I have seen latent, anxiety-inducing, Soviet behavior in some - not all - Latvian bureaucracies; it’s tacitly understood: “We have you under our thumb and don’t you forget it!” Reminiscent of Merton’s “Bureaucratic Structure and Personality”, this anti-service attitude can be found in many bureaucracies the world over including the USA. It’s cured only when a people recognizes the behaviors as negative, removes offending supervisors and trains and disciplines employees to be genuinely client-centered, “to lean toward the customer”, not away.

© John Lubans 2015

Friday Fable. Aesop’s “THE HUNTER AND THE WOODMAN”*

Posted by jlubans on July 03, 2015  •  Leave comment (0)

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Caption: Illustration by Arthur Rackham, 1912.

“A Hunter was searching in the forest for the tracks of a lion, and, catching sight presently of a Woodman engaged in felling a tree, he went up to him and asked him if he had noticed a lion's footprints anywhere about, or if he knew where his den was. The Woodman answered, ‘If you will come with me, I will show you the lion himself.’ The Hunter turned pale with fear, and his teeth chattered as he replied, ‘Oh, I'm not looking for the lion, thanks, but only for his tracks.’"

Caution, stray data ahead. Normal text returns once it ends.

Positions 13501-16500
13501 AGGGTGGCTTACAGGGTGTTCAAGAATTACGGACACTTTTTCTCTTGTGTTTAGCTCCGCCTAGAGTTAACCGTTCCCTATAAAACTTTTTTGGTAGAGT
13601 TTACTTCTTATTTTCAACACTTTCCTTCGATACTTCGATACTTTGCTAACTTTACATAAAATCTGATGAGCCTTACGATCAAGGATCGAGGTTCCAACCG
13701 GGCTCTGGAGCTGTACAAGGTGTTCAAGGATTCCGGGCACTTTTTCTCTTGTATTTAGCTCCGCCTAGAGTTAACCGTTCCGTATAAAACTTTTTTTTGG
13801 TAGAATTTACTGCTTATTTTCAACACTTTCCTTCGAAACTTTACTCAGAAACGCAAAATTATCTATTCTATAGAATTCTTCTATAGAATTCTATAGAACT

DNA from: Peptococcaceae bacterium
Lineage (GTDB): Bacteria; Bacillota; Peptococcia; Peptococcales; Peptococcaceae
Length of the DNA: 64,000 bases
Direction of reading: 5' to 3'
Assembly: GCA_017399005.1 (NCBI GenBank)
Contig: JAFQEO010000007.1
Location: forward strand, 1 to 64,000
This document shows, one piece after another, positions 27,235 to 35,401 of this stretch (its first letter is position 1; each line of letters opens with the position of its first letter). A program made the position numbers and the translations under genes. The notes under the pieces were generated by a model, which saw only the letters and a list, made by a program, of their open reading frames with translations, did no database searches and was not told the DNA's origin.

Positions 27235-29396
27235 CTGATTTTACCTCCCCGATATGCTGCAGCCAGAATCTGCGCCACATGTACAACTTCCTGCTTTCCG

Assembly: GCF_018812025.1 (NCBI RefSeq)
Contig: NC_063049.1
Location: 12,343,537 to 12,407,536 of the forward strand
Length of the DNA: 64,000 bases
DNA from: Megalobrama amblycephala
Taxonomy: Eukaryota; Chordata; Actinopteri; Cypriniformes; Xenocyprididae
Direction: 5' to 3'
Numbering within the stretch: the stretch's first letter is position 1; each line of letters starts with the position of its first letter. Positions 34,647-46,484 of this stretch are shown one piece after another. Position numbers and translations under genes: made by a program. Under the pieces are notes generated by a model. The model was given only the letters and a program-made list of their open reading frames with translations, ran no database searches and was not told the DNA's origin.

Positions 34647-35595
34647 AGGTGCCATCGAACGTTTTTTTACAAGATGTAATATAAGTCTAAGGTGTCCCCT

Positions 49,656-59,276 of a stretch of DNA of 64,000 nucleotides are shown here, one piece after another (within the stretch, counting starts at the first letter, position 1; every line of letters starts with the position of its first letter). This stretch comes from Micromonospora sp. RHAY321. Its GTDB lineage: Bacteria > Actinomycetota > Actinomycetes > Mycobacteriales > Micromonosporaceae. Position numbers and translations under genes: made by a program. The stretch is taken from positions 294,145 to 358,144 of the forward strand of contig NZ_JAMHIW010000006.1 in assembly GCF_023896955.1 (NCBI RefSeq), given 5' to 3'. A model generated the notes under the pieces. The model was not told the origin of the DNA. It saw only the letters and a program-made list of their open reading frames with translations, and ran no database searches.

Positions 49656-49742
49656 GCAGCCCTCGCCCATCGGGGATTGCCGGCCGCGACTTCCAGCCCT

“Clothes make the man”, as we can see in Rackham’s droll illustration. Fresh from a visit to the 1912 Abercrombie & Fitch - where the New Yorker went to get his elephant gun - our wannabe hunter is resplendent. In pith helmet, shooting jacket, jodhpurs and puttees, he’s ready for big game. He’s like many of us who sport REI outdoor wear but have the good sense not to clamber up Mt. Everest without the requisite experience and support.
If clothes are words our hunter is well spoken. But, like at work, deeds count more than appearance. Confronted by lion-like change, we’ll need courage and imagination more than a glib tongue or a Hermès tie.

*Source: AESOP'S FABLES A NEW TRANSLATION BY V. S. VERNON JONES WITH AN INTRODUCTION By G. K. CHESTERTON AND ILLUSTRATIONS BY ARTHUR RACKHAM (Publisher: London: W. Heinemann; New York: Doubleday, Page & Co., 1912). Available at Gutenberg.

© John Lubans 2015

A Group Final

Posted by jlubans on June 30, 2015  •  Leave comment (0)

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Caption: My students doing the end-of-class anonymous plus/delta .

One of the oft-heard hesitations about working in groups is that an individual’s brilliance may shine less, over-shaded by the group result.